Piled high with gear, our van heads out early from the University of Alaska’s Institute of Arctic Biology trailer in Fairbanks for a long, dusty day on the haul road. During this second trip to Toolik this year, the apparent fog obscuring our views actually contains little moisture. One sniff reveals the acrid scent of over 1.8 million acres of burned forest: a statewide fire record this early in the season. Likely the consequence of an early and relatively dry spring, the spruce and alders, which comprise much of the interior’s canopy, ignite easily from lightening strikes or careless humans. Currently, over 300 wild fires burn across the state of Alaska, bringing shifts of firefighters, many housed in the dorms of the UAF campus and identifiable by their windswept hair and slightly toasty aroma. Throughout Fairbanks and at times on the road, only hints of “campfire” tint the air. At other times along our trip, we see recent and proximate signs of wild fire, which approached close enough to the road that the ground and trees appear charred, and the air hangs heavy with the stringent smell of smoke. The smokey haze hanging low in the sky follows us all the way up the Dalton Highway to Atigun Pass, where the sun shines briefly before rain clouds engulf us on the North Slope of the Brooks Mountain Range as we approach Toolik Field Station.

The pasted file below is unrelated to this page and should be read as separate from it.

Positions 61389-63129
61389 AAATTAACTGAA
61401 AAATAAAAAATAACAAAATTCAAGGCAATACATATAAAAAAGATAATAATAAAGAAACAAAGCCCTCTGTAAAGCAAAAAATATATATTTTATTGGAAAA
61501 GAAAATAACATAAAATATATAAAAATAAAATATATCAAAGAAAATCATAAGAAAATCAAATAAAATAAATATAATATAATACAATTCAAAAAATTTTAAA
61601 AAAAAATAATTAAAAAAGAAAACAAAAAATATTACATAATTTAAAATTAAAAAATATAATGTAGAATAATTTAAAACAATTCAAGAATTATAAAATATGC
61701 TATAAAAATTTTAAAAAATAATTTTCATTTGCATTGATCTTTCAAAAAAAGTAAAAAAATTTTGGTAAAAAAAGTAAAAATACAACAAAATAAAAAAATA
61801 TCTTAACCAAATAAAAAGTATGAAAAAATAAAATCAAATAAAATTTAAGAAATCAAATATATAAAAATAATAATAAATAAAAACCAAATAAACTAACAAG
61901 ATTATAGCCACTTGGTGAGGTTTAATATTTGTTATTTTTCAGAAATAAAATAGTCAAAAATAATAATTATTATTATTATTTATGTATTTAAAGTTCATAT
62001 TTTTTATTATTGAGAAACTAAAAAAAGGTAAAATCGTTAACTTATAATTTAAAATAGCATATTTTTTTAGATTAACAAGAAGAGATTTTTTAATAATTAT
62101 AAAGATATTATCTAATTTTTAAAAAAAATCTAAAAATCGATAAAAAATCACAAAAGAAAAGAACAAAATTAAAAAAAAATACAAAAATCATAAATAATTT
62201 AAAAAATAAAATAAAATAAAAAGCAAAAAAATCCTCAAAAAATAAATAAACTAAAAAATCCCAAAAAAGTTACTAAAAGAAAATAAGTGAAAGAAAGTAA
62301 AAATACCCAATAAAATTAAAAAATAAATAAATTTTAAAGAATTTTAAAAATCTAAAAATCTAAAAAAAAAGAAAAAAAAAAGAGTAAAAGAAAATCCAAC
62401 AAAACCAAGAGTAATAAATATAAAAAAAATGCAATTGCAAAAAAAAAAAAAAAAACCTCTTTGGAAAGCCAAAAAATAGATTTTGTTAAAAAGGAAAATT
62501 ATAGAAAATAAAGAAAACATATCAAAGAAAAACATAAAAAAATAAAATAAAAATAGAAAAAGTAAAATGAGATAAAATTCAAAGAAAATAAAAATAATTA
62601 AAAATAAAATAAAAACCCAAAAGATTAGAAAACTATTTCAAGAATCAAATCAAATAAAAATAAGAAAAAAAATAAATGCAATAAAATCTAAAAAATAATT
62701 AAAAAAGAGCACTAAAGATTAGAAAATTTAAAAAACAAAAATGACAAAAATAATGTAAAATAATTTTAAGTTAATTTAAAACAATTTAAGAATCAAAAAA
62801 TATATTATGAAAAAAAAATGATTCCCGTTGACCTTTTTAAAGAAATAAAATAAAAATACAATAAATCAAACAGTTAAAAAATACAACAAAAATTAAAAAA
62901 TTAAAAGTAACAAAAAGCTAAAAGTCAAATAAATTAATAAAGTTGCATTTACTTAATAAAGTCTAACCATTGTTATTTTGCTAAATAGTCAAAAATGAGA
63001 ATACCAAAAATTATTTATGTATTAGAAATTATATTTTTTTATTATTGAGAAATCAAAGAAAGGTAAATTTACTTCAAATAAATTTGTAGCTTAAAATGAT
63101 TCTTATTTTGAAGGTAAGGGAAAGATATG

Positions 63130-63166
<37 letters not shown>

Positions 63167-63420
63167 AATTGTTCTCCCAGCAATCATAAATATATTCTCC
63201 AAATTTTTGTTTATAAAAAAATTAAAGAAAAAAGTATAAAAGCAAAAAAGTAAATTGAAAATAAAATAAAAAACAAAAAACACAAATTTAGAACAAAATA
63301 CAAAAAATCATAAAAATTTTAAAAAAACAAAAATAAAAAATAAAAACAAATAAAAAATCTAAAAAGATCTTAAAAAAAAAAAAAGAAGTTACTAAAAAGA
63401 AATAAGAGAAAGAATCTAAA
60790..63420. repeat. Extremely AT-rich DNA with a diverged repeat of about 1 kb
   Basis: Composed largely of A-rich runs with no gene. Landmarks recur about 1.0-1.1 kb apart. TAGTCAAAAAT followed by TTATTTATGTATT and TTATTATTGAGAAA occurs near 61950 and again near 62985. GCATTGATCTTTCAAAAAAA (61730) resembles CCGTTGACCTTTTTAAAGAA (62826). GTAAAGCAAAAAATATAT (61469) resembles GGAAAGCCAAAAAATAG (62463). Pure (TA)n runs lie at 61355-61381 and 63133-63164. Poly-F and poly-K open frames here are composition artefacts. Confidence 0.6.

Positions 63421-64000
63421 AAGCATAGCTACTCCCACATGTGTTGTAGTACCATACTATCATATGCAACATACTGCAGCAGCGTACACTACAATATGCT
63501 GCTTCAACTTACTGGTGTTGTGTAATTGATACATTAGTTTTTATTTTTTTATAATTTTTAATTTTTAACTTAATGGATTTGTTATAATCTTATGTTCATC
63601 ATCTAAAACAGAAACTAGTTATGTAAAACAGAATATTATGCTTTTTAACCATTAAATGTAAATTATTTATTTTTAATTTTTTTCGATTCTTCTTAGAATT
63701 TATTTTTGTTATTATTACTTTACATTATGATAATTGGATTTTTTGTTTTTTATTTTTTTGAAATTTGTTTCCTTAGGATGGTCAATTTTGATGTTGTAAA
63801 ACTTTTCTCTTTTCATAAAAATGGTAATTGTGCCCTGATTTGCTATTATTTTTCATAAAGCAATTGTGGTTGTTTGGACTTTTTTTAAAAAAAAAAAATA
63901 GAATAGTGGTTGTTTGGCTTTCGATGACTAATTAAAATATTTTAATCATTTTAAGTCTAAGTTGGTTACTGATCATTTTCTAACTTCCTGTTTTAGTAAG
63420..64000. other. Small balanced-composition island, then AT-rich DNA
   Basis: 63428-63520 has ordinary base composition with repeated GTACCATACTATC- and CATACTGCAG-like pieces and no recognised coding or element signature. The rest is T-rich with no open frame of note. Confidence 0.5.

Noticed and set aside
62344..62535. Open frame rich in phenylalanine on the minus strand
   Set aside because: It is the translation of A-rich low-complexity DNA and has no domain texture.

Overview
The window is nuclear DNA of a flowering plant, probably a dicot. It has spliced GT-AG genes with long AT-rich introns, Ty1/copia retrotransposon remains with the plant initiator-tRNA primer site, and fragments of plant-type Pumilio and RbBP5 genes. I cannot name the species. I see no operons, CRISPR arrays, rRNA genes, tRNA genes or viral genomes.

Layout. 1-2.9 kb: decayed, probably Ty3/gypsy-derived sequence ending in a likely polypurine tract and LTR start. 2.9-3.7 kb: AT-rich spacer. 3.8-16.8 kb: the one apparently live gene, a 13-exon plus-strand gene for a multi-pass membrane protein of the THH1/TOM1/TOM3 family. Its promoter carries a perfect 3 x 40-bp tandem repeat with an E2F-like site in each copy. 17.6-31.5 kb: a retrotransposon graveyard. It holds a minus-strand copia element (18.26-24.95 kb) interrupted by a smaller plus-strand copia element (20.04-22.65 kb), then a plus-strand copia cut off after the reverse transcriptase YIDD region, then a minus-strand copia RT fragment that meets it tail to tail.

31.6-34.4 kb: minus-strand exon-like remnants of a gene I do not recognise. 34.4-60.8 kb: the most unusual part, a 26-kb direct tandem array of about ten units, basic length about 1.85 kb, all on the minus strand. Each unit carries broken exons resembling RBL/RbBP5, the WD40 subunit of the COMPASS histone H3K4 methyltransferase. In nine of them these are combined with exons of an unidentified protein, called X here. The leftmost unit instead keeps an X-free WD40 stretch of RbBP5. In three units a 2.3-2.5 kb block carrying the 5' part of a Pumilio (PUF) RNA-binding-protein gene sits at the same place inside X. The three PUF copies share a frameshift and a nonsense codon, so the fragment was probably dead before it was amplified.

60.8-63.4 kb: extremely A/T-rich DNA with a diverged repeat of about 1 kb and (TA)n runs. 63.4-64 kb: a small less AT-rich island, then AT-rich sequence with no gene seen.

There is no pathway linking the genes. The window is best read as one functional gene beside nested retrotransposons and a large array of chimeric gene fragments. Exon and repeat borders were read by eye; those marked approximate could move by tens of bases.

Blasts of bright magenta from this pioneer species, called fireweed, represents one awesome benefit of disturbances, such as fire. This plant colors once charred ground a purplish-pink and decorates road sides and other disturbed areas, as well.